I am not by nature a patient person. Back when I was working with organizations to design and launch sustainability initiatives, we had a metaphor that I liked very much. I borrowed it from one of the early thought leaders of green architecture, William McDonough. He was fond of pointing out that a fundamental problem with sustainable design as defined and implemented is that so much of it was about “being less bad.” He would say, if you’re driving to Canada at 70 miles an hour and you realize you really need to be going to Mexico, you won’t get there by driving to Canada more slowly. You have to turn the car around.
I’m all about turning the car around. Why use all this energy when technology and craft exist to cut our energy use in buildings by 70% right now, today? Yet, clients seemed always to be dragging their feet, even in the face of overwhelming evidence. One day, when I was voicing my frustration with how long all this change stuff was taking, my colleague accused me of wanting to bail out of the car altogether, while it’s still going 50 mph. And he was right!
I did bail out for a while and it hurt as much as jumping out of a moving car would. I guess I tried hitchhiking to Mexico, but people just drove right by, on their way to Canada. Very few of us seemed to be headed south, towards the sun. Those who were tended to be in as rough shape as I was, bloodied with torn clothes from bailing out of their own moving vehicles.
Where am I now? I would say, I’m still walking. It’s slow but it feels fine. Time has helped to heal my injuries, but what has made the greatest difference is the companionship and conversations and sharing of stories, insights, wisdom, questions, pain, fear, hope, and love along the way. There’s a whole crowd of us walking south now, and we aren’t even on the shoulder of the road any more. We’ve peeled off and are going overland, through scrub and meadows and forests, crossing streams swollen with spring snowmelt (although not as boisterous as they once were, since the snows didn’t come the way they used to).
I realized the other day that I am now actively looking for a “real” job. I’ve been looking for a while, but now I feel committed to it, where I was only halfhearted about it before, doing it under duress. I’m going to close my ailing architecture practice for now and get my hands dirty doing something useful; I almost don’t care what it is. I have a friend who says that architects work chiefly for the 1%, which is one of the finest encapsulations of my heartbreak about my profession that I have ever heard.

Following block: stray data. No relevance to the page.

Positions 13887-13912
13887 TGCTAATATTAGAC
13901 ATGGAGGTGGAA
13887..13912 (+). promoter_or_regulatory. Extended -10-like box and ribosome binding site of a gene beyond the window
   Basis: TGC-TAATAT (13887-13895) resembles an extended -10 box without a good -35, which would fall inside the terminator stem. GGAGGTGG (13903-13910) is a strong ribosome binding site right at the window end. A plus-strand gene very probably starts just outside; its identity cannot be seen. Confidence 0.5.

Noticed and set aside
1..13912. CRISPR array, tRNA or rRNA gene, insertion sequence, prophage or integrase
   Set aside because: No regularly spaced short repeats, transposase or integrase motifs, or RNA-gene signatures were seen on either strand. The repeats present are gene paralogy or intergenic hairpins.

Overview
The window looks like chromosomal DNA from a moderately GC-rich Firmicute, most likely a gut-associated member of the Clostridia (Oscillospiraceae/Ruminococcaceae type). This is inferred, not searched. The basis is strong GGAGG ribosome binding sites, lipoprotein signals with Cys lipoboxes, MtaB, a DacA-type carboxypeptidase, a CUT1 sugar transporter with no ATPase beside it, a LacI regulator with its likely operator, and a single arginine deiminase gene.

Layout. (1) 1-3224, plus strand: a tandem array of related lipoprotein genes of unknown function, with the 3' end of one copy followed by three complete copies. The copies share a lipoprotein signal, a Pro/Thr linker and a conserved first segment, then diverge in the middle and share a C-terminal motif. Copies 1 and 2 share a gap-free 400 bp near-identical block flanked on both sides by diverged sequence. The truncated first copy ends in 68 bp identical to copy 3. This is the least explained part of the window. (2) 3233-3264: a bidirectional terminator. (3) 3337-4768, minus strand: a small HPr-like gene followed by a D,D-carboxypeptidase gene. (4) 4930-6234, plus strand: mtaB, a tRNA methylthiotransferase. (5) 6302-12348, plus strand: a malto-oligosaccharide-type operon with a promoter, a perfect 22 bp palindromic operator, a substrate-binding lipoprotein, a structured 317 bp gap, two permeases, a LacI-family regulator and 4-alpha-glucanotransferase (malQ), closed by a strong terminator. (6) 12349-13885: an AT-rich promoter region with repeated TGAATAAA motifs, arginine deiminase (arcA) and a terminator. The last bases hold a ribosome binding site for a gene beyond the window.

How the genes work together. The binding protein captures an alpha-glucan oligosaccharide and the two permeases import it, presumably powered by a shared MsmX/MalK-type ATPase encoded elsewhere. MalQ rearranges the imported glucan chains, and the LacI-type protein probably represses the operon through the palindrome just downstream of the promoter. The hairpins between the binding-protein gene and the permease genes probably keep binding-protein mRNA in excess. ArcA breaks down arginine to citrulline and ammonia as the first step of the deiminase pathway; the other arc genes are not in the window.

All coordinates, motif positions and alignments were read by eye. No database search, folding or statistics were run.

I love architecture. I love the history of it, the theory, which is rich, intellectual, cantankerous, full of beauty and ugliness, contractions and complexities. I love practice, working with people, thinking about a problem, trying to elevate my conception of it to a symbolic, cultural level, then back down to the ultra-practical issues of getting water off the roof and keeping the heat in. I loved teaching it, talking about ideas and form, seeing abilities awaken in my students, critiquing their work from the big picture down to a detail level. Showing examples from history and contemporary architecture. Teaching them how to analyze buildings to learn not only practical things about structure and enclosure, but principles like symmetry or asymmetry, axial alignments, repetition, rhythm, proportion, materiality, and how well a building embodies ideas and meaning, both of its place and timeless.
Looking for work is a purely practical decision. I’m okay with working in the Old Story, knowing that I bring to it the perspective of New Stories and that my time on the threshold will continue for the foreseeable future. While I would rather have the gumption of someone like Paul Kingsnorth, and so many others who have made the conscious choice to step away and orient as much as they can of their lives to doing no harm, I am beginning to make my peace with the complexities of my own life. Unless I want to dismantle my family and leave everything and everyone I love, I can’t step away as completely as my idealistic self would have me do.
So the threshold it is, the world of both/and. I think I’m beginning to feel if not comfortable here, at least used to it. Clearly, it has much to teach me about patience, humility, curiosity and hope.
I love the combination of patience and risk so clear in this piece and so clear in your life as you write about it. The image of jumping out of a car in motion (because it is not headed where you want to go) is powerful – as a fellow jumper with my own set of bruises and scars, I resonate with the image deeply. But also with the step-by-step journey to new (and ancient) places, on foot, through the beautiful off-road wilds, among strangers who become friends. Thank you for holding this in between space and for writing about it with nuanced articulation.
Thank you, Naomi, for being on this journey too.
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